12: What to do in the garden in December

December is a good month in the garden for maintenance, there can be some beautiful clear and crisp days, so make the most them when they are here! 

These kinds of days are the perfect time to get any fence or shed repairs done. If you haven’t cleaned your greenhouse yet this is also a good time to do so. There may not be as many daylight hours but that doesn’t mean you can’t still enjoy being out in the garden when the weather is lovely.

Unfortunately, we can also expect much colder, rainier weather and sharp, chilly winds this month, so make sure to protect any plants that are susceptible to frost. For pots likely to suffer from waterlogging and drainage issues raise them up by placing pots on pot feet or bricks.

For the days when the weather is less than favourable, you could use this time to gain inspiration and create a garden project plan for next year. Think about what grew well in the garden this year and which plants you would like to grow next.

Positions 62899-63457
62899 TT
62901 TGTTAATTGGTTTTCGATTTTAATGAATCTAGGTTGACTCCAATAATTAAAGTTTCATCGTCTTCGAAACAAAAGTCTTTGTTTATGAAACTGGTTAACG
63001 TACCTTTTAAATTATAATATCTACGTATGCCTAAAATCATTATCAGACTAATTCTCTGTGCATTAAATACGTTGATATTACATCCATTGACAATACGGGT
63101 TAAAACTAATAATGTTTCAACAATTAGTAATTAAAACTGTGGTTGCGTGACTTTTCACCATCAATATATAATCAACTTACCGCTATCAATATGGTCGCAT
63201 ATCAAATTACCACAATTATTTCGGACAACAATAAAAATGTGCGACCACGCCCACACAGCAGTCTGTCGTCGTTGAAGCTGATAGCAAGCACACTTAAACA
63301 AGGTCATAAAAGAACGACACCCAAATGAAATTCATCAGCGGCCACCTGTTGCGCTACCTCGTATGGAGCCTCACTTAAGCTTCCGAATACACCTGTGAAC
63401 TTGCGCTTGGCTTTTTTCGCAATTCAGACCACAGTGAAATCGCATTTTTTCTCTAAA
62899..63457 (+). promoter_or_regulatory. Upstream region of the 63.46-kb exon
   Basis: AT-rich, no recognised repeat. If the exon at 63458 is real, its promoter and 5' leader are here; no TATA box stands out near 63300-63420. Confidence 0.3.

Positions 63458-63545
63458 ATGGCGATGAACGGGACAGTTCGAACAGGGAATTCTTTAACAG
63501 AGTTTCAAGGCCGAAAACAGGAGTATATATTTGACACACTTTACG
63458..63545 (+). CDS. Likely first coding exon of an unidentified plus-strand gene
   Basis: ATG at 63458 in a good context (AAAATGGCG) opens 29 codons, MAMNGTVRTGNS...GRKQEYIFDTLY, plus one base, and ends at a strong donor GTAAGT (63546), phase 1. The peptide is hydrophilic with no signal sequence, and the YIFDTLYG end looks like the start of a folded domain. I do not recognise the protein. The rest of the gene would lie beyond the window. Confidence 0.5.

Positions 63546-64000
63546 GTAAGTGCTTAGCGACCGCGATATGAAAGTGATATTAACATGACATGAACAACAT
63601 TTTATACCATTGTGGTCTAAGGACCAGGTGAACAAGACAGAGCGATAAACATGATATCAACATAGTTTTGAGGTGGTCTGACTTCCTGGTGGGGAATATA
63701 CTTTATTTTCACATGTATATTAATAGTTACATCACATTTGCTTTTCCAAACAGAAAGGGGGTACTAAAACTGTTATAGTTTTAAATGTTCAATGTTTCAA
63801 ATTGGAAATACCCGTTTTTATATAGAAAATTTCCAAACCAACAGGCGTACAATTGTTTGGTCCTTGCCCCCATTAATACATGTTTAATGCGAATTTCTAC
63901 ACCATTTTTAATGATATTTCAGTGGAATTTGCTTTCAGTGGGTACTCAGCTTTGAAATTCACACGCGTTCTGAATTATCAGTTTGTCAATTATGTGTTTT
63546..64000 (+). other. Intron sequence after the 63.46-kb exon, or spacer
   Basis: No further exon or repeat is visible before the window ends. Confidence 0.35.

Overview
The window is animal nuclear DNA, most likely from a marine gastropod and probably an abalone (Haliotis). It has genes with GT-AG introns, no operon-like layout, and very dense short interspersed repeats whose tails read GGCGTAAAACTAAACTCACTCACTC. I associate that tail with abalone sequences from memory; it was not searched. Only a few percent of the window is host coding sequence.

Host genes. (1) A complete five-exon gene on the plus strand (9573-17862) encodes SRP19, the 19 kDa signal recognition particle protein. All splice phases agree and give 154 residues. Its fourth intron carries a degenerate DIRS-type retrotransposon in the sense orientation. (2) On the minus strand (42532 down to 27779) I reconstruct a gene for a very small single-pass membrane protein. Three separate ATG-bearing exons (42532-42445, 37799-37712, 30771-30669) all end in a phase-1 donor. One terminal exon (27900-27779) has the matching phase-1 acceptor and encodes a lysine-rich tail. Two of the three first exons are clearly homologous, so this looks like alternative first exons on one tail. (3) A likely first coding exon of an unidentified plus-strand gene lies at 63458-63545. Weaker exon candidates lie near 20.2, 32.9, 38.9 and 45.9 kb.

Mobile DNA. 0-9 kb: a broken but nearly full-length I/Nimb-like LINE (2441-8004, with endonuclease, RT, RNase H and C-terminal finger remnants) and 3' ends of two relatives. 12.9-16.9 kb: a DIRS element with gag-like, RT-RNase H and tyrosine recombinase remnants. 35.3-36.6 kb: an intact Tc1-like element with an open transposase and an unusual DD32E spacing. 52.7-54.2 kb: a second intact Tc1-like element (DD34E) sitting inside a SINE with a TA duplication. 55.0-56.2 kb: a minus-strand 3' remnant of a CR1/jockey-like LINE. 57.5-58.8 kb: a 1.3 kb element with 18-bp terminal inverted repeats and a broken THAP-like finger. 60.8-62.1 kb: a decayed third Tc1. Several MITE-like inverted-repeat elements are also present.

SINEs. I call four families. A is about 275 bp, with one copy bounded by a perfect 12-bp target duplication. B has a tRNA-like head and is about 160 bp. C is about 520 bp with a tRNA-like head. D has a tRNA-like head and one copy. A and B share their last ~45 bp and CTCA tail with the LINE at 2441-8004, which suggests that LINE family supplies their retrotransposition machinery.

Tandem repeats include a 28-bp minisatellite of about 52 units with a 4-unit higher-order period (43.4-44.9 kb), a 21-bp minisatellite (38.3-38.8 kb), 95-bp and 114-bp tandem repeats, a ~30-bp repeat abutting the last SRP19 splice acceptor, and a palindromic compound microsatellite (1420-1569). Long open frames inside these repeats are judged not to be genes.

Why not get ahead by ordering any seeds, trays and pots to make sure you’re fully prepared and have all the tools and products you will need for the months ahead.

Ornamental Garden:

  • Keep borders tidy by removing any debris, leaves etc.
  • Check newly planted Shrubs for wind rock (loosened soil around base) after strong winds.
  • Prune woody ornamental plants but avoid when frost or snow is forecast.
  • Mulch if the weather is still mild.
  • Shake off snow from hedges and Shrubs to avoid damage.

Vegetable Garden:

  • Harvest winters vegetables like sprouts and parsnips.
  • Prune free standing Apples, Pears, Currants and Gooseberries.
  • Prune Grape Vines by mid-December.
  • Do not prune stone fruit until spring to avoid silver leaf disease.
  • Continue to plant fruit bushes if weather and soil conditions permit.
  • Divide and re-plant Rhubarb.

Other jobs to do in the garden in December:

  • Insulate outdoor taps and pipes to avoid them freezing.
  • Ventilate greenhouse on mild days.
  • Protect plants and pots likely to be affected by frost damage.
  • Hang fat balls and ensure birdfeeders are well stocked.
  • Make sure compost bins and heaps are covered to prevent it becoming soggy.
  • Turn compost bins to ensure full decomposition.
  • Ensure houseplants are getting enough light indoors, by placing them on a sunny windowsill.
  • Keep clearing remaining plant debris and leaves.